Our library is open before school with our well-established ‘Hot Chocolate Club’; all pupils can pop in to browse our range of magazines and books whilst enjoying a free hot chocolate and biscuit. What better way to start the day? After school, the library hosts a range of clubs and activities to suit a range of interests – see our ever-evolving Library Schedule and Events Calendar.
Every form at KS3, spends a minimum of one session each half term in the library. A librarian is on hand to help with book choices and active discussion and shared reading is encouraged.
Literacy, Form Time and ‘Drop Everything And Read’
The library is not the only place where books and reading are discussed. Each week, a new ‘Recommended Book’ is shared and discussed in forms; the range of books recommended is diverse, including: multi-cultural titles and authors, classics, non-fiction including self-help and autobiographies and new titles and authors.
DEAR is central to our reading culture. Every form across KS3, has a book box which is regularly updated. Each form has a weekly reading session and at the end of every half term a bespoke DEAR activity forms the basis of group discussions about a range of books. See our DEAR folder for the sessions covered so far this year.
Across KS3, weekly literacy activities are a focal point for form discussions and activities. Every week form groups discuss our ‘Prefix of the Week’ as part of our commitment to help pupils decode challenging vocabulary. Learning the meanings of parts of words – prefixes and suffixes – is essential when trying to work out the meaning of unfamiliar vocabulary.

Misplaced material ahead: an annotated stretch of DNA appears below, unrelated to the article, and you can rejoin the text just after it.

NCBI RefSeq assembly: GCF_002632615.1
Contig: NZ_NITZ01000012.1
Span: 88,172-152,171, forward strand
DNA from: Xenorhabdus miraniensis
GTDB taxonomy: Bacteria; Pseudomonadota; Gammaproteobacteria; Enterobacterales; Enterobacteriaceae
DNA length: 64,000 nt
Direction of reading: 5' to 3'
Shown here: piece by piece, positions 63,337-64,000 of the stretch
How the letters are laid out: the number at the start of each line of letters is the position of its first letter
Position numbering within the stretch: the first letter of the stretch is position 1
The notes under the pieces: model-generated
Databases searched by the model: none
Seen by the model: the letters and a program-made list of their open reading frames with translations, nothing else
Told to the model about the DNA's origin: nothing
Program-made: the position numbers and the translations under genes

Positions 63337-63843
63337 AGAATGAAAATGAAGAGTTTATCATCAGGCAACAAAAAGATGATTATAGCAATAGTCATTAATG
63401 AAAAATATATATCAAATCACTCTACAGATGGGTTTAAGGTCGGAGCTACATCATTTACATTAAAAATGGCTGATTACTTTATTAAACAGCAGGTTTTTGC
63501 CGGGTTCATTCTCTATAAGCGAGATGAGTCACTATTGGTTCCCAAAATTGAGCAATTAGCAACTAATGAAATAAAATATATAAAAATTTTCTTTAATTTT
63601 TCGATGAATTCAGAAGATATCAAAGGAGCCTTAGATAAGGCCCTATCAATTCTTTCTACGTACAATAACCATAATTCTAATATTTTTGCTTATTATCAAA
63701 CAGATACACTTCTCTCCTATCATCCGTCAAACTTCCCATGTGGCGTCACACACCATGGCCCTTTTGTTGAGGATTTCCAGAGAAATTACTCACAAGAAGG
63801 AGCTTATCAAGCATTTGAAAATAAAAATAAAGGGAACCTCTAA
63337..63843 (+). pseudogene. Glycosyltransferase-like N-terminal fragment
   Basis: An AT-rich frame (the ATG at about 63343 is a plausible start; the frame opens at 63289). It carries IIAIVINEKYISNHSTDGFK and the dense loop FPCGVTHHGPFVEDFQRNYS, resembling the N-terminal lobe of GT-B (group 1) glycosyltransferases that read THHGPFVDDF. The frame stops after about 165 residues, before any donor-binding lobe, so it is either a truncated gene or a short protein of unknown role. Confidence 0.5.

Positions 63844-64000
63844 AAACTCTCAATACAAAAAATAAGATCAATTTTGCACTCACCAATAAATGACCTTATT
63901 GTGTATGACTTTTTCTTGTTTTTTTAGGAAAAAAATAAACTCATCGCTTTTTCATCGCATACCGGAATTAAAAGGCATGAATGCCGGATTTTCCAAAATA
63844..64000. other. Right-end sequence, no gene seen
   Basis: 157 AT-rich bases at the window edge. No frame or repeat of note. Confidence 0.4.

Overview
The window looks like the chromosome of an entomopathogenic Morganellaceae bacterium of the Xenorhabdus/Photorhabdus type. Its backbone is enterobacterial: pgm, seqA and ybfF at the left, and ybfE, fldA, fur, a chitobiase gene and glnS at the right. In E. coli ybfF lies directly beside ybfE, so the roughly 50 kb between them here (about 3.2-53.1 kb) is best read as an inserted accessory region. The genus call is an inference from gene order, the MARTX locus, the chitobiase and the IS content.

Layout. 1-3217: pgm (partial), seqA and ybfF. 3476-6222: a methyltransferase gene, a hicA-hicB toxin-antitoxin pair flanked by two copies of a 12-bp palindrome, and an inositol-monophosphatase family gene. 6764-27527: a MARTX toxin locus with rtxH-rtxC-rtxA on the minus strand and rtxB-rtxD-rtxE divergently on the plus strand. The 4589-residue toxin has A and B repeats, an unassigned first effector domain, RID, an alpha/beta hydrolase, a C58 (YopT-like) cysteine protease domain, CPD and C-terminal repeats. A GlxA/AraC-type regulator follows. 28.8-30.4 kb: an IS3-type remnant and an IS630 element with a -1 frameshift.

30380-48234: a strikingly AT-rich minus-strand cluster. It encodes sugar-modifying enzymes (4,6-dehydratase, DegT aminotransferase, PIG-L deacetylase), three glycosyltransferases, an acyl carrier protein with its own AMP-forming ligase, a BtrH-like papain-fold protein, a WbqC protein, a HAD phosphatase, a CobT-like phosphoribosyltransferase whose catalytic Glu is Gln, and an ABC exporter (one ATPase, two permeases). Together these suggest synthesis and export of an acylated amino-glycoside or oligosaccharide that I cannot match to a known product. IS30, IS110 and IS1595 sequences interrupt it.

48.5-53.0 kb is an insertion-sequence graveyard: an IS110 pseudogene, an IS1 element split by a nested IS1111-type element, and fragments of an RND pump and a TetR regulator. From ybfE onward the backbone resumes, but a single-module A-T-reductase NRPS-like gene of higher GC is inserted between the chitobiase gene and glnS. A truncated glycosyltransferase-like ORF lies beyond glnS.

Discussion of prefixes and suffixes is continued throughout the curriculum as departments teach key words through their etymological roots.
Oracy at Gable Hall
Enabling our pupils to find their voice is central to our teaching philosophy across the curriculum. Pupils are encouraged to ‘Talk a Good Answer’ before committing to the written word. Enabling our pupils through structured ‘thinking time’ and opportunities to discuss possible theories and responses before sharing with the class, are just two ways that we, as a school, support each individual to work out an answer before responding to a whole class question or theory.
Our key strategies include:
- Thinking time:
- Turn and Talk:
- Critical Thinking Phrases:
- Talking a Good Answer:
How can you support our mission to encourage a love of reading within every child?
“Literacy is a bridge from misery to hope. It is a tool for daily life in modern society. It is a bulwark against poverty, and a building block of development, an essential complement to investments in roads, dams, clinics and factories. Literacy is a platform for democratization, and a vehicle for the promotion of cultural and national identity. Especially for girls and women, it is an agent of family health and nutrition. For everyone, everywhere, literacy is, along with education in general, a basic human right.... Literacy is, finally, the road to human progress and the means through which every man, woman and child can realize his or her full potential.”
― Kofi Annan: Human Rights Campaigner and seventh Secretary General of the United Nations